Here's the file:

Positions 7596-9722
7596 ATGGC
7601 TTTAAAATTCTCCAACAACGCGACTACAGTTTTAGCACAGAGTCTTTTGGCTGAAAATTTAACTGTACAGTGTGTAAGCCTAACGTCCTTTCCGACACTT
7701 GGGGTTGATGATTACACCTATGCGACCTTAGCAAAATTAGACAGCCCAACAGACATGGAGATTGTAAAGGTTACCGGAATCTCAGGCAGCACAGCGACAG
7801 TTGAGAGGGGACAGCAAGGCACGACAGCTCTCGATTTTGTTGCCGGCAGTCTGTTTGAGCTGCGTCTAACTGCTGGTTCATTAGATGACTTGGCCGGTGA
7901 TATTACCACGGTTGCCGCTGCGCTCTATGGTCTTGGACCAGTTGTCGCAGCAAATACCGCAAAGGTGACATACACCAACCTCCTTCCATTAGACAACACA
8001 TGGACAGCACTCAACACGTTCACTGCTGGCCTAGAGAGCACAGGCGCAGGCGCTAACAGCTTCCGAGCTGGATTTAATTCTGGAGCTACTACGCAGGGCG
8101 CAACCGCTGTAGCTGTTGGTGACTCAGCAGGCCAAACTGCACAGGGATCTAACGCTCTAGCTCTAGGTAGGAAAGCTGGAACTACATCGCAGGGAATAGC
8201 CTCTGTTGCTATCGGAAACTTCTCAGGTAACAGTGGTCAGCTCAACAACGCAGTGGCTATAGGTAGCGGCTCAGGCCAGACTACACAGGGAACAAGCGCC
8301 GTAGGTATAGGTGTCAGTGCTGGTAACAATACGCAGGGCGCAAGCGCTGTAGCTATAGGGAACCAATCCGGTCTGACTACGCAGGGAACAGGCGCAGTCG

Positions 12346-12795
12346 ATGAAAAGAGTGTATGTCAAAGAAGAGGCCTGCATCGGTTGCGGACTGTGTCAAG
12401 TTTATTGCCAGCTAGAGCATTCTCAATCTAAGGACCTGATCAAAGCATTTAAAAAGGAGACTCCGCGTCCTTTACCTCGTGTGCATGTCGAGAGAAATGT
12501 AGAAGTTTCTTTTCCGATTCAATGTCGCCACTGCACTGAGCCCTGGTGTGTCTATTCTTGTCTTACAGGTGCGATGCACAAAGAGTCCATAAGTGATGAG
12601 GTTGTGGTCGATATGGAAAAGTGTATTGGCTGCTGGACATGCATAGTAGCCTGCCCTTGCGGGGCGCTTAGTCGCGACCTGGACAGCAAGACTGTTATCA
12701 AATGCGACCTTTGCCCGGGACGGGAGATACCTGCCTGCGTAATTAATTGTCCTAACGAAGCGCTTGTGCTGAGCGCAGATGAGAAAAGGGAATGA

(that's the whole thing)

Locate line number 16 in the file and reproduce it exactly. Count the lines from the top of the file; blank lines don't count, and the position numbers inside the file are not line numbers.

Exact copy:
12701 AATGCGACCTTTGCCCGGGACGGGAGATACCTGCCTGCGTAATTAATTGTCCTAACGAAGCGCTTGTGCTGAGCGCAGATGAGAAAAGGGAATGA